African opportunities knock

Africa’s growth story is set continue for 2014 according to the UN Economic Commission for Africa (ECA), which forecast GDP growth of 4.7% for the year and 5% growth in 2015*, with Nigeria and Ghana among those listed as outperformers. However, the basket of 11 indices we cover got off to a mixed start in January, with five decliners and six gaining ground.

Egypt’s EGX 30 recorded the best performance for the month, rallying 9.18% and adding to its 9.68% gain in December. The index was buoyed by the announcement that popular armed forces chief Field Marshal Abdel Fattah al Sisi has been cleared to run in parliamentary elections, a move that is widely seen as offering the best chance of stability. General Sisi played a key role in the downfall of Islamist president Mohammed Mors, following a wave of popular protest.

Ghana’s gravity-defying GSE Composite Index added 5.14% in January on the back of its 78.81% gain in 2013. However, Ghana’s GDP growth was only 4.1% in the first nine months of 2013, down from 7% in the corresponding period the year before*. Transport, manufacturing and mining were cited as the main sectors contributing to the growth slowdown with declining gold prices and production a major factor. Ghana’s inflation rate meanwhile reached 13.8% in January, up from 13.5% in December.*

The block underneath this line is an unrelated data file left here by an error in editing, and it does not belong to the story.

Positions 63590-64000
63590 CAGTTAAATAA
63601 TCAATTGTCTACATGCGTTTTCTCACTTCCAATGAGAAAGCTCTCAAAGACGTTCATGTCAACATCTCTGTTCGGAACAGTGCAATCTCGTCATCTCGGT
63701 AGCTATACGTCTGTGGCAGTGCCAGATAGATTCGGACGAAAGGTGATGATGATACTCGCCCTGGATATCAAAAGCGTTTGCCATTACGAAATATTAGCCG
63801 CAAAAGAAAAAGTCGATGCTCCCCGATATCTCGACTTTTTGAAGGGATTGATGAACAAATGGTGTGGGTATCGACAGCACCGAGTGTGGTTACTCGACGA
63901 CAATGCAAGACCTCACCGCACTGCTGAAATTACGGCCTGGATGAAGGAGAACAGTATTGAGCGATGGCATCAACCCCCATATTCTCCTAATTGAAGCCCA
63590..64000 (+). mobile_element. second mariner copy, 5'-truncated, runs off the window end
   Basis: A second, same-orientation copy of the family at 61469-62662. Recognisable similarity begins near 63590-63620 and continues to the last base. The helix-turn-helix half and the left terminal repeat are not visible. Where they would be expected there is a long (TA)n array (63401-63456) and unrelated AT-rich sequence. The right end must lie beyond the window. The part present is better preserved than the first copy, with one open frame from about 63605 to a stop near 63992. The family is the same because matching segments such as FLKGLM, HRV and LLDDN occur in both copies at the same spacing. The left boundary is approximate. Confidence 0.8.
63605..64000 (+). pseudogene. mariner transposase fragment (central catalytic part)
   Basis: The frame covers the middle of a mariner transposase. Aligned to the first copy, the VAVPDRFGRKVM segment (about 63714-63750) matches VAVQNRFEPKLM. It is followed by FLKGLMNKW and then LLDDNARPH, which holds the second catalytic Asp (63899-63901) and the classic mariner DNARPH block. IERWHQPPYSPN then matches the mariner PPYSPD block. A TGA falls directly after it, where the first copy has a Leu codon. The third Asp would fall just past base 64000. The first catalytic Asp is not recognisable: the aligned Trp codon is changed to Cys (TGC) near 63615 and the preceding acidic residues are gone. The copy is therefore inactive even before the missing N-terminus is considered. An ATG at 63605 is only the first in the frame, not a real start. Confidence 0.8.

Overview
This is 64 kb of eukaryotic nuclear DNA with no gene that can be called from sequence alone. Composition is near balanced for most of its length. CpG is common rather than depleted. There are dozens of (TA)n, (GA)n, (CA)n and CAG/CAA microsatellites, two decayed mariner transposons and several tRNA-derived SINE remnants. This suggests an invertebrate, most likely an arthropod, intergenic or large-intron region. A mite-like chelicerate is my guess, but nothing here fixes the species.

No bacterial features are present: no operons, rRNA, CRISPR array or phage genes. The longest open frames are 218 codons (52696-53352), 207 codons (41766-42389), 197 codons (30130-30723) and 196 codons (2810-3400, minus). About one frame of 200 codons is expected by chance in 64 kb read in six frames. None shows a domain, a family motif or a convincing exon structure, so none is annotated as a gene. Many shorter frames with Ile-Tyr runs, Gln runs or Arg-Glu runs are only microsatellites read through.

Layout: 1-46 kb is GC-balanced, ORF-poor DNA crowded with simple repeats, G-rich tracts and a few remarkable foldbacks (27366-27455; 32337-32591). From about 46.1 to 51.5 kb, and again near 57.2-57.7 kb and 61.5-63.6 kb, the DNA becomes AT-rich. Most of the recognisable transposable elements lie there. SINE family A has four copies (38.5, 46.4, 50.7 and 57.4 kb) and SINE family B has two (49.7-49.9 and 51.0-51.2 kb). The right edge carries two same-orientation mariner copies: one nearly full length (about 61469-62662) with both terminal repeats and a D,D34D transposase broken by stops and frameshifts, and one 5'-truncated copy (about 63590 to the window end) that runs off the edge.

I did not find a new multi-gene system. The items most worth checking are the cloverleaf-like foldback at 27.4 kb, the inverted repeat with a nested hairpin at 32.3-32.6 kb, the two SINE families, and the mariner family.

Botswana’s Gaborone Index had a positive start to the year, gaining 4.43% in January and building on its 2.25% rally in December.

Tunisia’s TUNINDEX gained 2.67% in January, having been last year’s worst performer with a 4.33% decline.

Zambia’s Lusaka All Share added 1.22% for the month, building on a solid performance in 2013 which saw the index gain around 40%.

Morocco’s CFG 25, which was 1.70% down in 2013, started 2014 on a mildly positive note with a 0.30% gain in January.

Of the losers, Zimbabwe’s Industrials Index took the heaviest beating in January ending 6.67% to the downside.

Nigeria’s All Share declined 1.83% for the month after a 47.19% annual gain in 2013. The index shed more than 3% in the last week of January, dragged down by significant losses in companies such as Oando (-27%), Wapic Insurance (-15.2%) and Union Bank Nigeria (-14.4%).

Kenya’s NSE 20 shed 1.44% in January following a 3.41% loss in December.

Namibia’s Overall Index dropped by 1.84% for the month, eradicating its 1.32% gain during 2013.

The SEMDEX in Mauritius slipped 0.19% in January having closed 2013 with a 20.99% gain.

* Source: (UN Economic Commission for Africa World Economic Outlook, released 23 January 2014.
* Source: Centre for Policy Analysis (CEPA)
* Source: Ghana Statistical Service.